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On the Ultimate Energy of Cosmic Rays.

Cosmic rays are a flow of nuclei of chemical elements--hydrogen (~ 90%), helium (~ 8%), and the nuclei of the heavier elements (~ 2%). The energy spectrum of cosmic rays or the dependence of the cosmic ray flux on energy extends from [10.sup.3] to [10.sup.20] eV. The main sources of primary cosmic rays are supernova explosions (galactic cosmic rays) and the Sun, as well as extragalactic sources--radio galaxies and quasars. The protons and heavier nuclei emitted during supernova explosions are further accelerated in specific astrophysical processes. Falling into the earth's atmosphere, cosmic ray particles transmit their energy to a multitude of secondary particles. Thus, the particles cascade is formed; it is called an extensive air shower (EAS) and covers a large area.

Nature ultrahigh energy cosmic rays (more than [10.sup.17] eV) has not yet been unambiguously interpreted, their sources have not yet been identified, and there is no complete understanding of the mechanisms of their acceleration and even the nature of the accelerated particles [1]. There are reasons to assume that they are of extragalactic origin. It is believed that the upper limit of cosmic-ray energy is limited by a threshold of 5 x [10.sup.19] eV, because cosmic ray particles interact energetically with relic radiation, which leads to their absorption and reduction of their energy to a threshold value at distances of the order of several tens of megaparsecs (Greisen-Zatsepin-Kuzmin effect) [2,3]. The presence of particles with energies exceeding this threshold does not yet find a satisfactory explanation, since within range of up to one hundred megaparsec powerful radiation sources are absent.

The question arises: what energy could be cosmic rays, if the distance between the source and the Earth would be much less than the Greisen-Zatsepin-Kuzmin limit, and could not microparticle produce a huge macroscopic effect? Here we see a paradox, since theoretically relativistic mass and energy of the particle can approach infinity. It seems that the Greisen-Zatsepin-Kuzmin effect is of local importance, and there are more fundamental causes that limit the energy of cosmic rays.

A fundamental limitation can be derived by considering a charged microparticle from the point of view of John Wheel er's geometrodynamic concept. Wheeler's concept assumes that charged microparticles are singular points on a topologically non-unitary coherent two-dimensional surface of our world, connected by a "wormhole", a vortex tube or a current line of the input-output kind in an additional dimension, generally forming a closed counter. According to the mechanistic interpretation of Wheeler's idea when the contour (proton-electronic, for example) is opened individual charged particles retain part of the contour vortex tube (boson mass) whose momentum is numerically equal to the charge [4,5]. In these works formulas are derived for the vortex tube parameters: its boson mass my, the circulation velocity of the medium along the contour v, the radius r, and the length ly:

[m.sub.y] = [(an).sup.2] [m.sub.e], (1)

v = [c.sup.1/3.sub.0]/[(an).sup.2] c, (2)

r = [c.sup.2/3.sub.0]/[(an).sup.4] [r.sub.e], (3)

[l.sub.y] = [(an).sup.2] [r.sub.e], (4)

where n is the principal quantum number of the contour, a is the inverse of the fine structure constant, [m.sub.e] and [r.sub.e] are the mass and classical radius of the electron, [c.sub.0] is the dimensionless speed of light equal to c/[m/sec]. Depending on the size of the contour, i.e. from its quantum number, its parameters vary, but the momentum (charge equivalent) in a closed counter remains constant. At the same time, both the contour size and the parameters of the vortex tube have their ultimate values.

In [6], in determining the neutrino mass, it was shown that the Planck size [r.sub.h] = [([??][gamma]/[c.sup.3]).sup.1/2] has a physical meaning and is the limiting size inherent in the neutrino, and, obviously, in general for the microcosm, i.e. [r.sub.min] = [r.sub.h] = 1.62 x [10.sup.-35] m or 5.74 x [10.sup.-21] [r.sub.e]. Then from (1) and (3) we get other ultimate values: n = 21700 and [m.sub.y] = 8.83 x [10.sup.12] [m.sub.e]. The boson mass is compared with that of mass-energy in units of [m.sub.e][c.sup.2], provided that v [right arrow] c (here the boson mass can be considered as the mass of the excited or "associated" vacuum). It is this condition that is satisfied for cosmic rays whose particles relative to their source move with velocities close to the speed of light. Thus, the energy equivalent of the mass my is E = 8.83 x [10.sub.12] x 511000 = 4.51 x [10.sup.18] eV.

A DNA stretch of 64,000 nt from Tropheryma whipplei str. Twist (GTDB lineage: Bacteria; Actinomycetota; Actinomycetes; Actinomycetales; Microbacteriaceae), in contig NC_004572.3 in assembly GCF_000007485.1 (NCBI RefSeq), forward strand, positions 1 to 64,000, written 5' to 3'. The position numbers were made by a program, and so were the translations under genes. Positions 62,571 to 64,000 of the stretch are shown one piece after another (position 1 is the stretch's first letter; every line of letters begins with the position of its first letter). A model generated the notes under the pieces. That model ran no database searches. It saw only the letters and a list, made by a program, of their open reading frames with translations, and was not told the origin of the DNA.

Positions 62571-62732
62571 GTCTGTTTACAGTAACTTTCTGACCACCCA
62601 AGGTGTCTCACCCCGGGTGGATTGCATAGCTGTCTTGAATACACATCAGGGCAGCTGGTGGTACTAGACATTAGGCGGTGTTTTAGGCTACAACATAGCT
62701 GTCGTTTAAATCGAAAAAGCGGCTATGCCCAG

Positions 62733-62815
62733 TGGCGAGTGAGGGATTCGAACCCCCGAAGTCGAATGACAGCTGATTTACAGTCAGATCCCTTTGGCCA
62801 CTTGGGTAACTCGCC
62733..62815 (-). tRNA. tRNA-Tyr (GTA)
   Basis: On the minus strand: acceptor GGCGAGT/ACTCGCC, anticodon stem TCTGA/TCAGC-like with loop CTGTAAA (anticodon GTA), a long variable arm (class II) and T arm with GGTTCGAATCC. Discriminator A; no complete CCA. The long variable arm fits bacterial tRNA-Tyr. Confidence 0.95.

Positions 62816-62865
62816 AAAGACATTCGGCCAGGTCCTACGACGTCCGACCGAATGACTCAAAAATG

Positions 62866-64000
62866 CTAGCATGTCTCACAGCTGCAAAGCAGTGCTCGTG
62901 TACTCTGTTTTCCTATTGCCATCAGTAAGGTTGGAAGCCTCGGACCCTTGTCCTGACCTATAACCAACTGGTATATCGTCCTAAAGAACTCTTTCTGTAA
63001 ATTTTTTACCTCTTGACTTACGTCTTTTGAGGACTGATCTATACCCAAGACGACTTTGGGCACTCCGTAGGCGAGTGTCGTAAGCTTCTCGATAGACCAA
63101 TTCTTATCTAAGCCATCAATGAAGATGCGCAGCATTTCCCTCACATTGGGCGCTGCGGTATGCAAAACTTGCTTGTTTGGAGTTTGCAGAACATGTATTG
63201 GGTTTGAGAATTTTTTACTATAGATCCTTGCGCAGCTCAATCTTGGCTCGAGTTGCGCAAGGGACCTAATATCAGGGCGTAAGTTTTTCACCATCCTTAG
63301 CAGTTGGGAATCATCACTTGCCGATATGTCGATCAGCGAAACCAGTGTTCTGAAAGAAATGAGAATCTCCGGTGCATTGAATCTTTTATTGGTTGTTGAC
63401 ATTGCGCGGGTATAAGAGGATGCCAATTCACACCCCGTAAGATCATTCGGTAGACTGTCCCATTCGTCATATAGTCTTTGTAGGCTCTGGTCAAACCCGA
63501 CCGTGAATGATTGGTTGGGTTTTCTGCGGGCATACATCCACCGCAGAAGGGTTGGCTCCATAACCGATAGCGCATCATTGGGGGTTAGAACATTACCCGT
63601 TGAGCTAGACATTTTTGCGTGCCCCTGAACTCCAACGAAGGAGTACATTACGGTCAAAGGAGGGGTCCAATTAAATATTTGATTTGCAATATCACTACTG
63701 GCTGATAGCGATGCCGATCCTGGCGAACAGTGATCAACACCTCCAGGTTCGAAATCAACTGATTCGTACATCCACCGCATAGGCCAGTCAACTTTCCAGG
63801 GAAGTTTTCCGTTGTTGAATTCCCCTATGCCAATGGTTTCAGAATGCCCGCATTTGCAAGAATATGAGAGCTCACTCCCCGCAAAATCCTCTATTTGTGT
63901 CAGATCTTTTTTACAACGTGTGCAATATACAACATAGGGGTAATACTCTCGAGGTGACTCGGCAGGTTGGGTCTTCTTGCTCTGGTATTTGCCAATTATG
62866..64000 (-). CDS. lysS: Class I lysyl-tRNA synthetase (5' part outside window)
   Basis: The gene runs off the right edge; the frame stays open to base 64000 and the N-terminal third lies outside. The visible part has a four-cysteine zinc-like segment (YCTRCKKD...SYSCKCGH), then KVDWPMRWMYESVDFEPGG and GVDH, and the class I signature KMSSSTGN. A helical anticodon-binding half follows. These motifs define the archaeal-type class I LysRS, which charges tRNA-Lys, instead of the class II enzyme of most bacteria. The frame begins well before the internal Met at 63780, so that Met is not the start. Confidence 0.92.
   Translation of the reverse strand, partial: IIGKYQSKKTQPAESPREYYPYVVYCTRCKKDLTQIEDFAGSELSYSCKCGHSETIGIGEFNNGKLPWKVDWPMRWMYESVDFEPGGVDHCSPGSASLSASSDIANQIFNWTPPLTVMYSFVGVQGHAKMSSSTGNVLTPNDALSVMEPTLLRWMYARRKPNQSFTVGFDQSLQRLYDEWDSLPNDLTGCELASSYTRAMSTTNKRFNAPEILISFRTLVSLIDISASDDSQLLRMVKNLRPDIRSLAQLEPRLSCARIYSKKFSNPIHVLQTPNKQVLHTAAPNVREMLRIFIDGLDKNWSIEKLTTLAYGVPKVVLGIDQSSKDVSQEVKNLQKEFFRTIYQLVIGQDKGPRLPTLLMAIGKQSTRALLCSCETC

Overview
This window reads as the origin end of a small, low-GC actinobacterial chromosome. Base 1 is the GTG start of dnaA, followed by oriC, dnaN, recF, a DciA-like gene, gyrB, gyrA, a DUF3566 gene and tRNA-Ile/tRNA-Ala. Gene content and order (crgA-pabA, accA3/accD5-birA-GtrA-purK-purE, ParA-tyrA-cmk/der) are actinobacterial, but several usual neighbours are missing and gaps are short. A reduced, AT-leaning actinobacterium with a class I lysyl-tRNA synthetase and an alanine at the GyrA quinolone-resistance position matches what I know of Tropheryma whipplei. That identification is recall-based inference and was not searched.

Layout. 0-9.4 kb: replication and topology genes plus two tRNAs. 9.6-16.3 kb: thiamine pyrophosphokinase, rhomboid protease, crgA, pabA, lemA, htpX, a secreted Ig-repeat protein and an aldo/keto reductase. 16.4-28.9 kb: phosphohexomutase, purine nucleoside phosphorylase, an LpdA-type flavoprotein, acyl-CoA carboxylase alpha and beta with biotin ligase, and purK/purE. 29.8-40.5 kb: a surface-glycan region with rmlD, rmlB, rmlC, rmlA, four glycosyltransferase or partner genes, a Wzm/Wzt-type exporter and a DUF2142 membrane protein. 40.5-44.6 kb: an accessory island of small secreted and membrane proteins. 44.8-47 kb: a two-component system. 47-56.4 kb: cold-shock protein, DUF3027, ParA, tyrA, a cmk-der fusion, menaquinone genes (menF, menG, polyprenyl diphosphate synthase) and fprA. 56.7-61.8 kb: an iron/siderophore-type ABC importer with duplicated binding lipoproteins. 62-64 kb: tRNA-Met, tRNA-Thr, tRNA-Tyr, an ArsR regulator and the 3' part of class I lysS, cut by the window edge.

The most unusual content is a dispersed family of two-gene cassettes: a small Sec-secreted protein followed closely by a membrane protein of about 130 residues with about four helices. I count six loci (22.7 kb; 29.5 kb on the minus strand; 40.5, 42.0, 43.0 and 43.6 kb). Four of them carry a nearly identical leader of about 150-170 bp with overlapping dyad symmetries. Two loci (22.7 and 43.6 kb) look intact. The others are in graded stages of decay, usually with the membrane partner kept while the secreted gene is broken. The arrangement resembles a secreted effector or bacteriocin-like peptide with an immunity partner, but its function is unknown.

This quantity is the ultimate energy for cosmic-ray protons. Obviously, for heavier nuclei, the energy increases in proportion to the atomic number A. This conclusion agrees with the fact of "weight increasing" the primary cosmic ray component with increasing energy, and the heavy nuclei flux (most likely iron) in the region of ~ [10.sup.18] eV is much larger than that of protons [7-9]. Consequently, the largest energy value for the heaviest nuclei can not exceed E ~ 3.7 x [10.sup.20] eV and even higher values, apparently, can not be. Indeed, during the entire time of observation on Earth, only a few dozen events with energies above [10.sup.20] eV were recorded in various installations (the maximum energy of the cosmic particle 3 x [10.sup.20] eV was registered in October 1991 on the "Fly's Eye" device [10]).

The figure adopted from [11] shows the observed spectrum of cosmic radiation, on which the energy limits for protons (II) and heavy nuclei (III) are noted (the values along the ordinate are reduced to the energy in GeV). The region of the graph is marked, where the intensity of cosmic rays is about 1 particle per square meter per year. A narrow scatter of the experimental data over the entire length of the spectrum, with the exception of the region of ultrahigh energies, gives grounds to assume that the intensity of cosmic rays depends slightly on the nature of their sources and the mechanism for their acceleration, and this can be shown.

Let us assume that the particle velocity increases proportionally to the distance from the source, and the number of particles falling per unit area of the receiver is inversely proportional to the cube of the distance from the source. This is true in the case of unimpeded particle propagation. Then, by simple computations, we obtain a relation that is independent of the distance: